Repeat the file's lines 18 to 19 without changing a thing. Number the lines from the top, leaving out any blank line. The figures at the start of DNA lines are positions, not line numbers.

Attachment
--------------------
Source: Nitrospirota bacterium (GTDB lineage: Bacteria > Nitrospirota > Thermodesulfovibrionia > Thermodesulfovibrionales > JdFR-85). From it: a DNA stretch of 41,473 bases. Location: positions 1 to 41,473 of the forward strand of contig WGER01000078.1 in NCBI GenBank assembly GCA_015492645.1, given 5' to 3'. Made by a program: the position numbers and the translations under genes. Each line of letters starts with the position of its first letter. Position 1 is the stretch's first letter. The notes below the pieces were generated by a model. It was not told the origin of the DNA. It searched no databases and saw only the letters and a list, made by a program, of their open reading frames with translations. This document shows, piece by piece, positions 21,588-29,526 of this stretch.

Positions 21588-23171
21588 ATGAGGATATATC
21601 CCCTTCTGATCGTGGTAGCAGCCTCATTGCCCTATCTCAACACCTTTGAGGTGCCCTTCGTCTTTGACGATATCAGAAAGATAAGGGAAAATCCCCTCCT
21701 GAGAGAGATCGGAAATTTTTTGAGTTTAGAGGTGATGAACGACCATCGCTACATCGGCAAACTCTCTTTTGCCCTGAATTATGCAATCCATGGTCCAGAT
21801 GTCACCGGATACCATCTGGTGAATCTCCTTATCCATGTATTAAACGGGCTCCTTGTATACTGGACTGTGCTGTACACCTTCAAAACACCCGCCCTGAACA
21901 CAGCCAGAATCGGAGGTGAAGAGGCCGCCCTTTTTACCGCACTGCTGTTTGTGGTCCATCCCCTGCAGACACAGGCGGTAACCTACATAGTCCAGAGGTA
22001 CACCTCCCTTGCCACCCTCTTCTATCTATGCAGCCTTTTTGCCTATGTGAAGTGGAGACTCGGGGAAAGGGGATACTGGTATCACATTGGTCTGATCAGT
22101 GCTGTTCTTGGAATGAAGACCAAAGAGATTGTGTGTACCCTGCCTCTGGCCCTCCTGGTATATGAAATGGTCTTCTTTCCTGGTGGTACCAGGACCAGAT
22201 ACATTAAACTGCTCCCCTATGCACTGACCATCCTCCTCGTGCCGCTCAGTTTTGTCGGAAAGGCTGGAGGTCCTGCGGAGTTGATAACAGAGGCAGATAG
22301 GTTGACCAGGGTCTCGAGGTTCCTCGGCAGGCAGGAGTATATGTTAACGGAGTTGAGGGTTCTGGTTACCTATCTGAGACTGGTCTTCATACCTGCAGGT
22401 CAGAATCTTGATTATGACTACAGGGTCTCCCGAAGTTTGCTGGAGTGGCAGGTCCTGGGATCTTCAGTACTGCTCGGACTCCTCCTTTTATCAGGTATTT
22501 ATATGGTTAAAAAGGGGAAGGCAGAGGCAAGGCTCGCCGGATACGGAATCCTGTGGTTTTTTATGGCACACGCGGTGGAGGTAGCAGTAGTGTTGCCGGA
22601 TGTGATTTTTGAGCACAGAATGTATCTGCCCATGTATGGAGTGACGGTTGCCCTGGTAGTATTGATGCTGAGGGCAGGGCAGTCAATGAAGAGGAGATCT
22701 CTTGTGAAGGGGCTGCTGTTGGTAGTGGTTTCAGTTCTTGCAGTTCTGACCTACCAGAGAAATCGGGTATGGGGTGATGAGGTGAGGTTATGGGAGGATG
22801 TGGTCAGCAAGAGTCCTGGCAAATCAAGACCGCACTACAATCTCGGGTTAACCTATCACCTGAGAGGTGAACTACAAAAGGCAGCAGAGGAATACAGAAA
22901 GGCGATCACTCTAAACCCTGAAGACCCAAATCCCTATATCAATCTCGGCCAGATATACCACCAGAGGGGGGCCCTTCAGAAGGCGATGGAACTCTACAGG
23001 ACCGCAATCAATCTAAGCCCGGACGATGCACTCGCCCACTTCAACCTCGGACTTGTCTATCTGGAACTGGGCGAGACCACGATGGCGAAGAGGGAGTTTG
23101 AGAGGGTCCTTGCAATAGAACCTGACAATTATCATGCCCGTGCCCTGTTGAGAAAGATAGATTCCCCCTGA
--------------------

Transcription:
23001 ACCGCAATCAATCTAAGCCCGGACGATGCACTCGCCCACTTCAACCTCGGACTTGTCTATCTGGAACTGGGCGAGACCACGATGGCGAAGAGGGAGTTTG
23101 AGAGGGTCCTTGCAATAGAACCTGACAATTATCATGCCCGTGCCCTGTTGAGAAAGATAGATTCCCCCTGA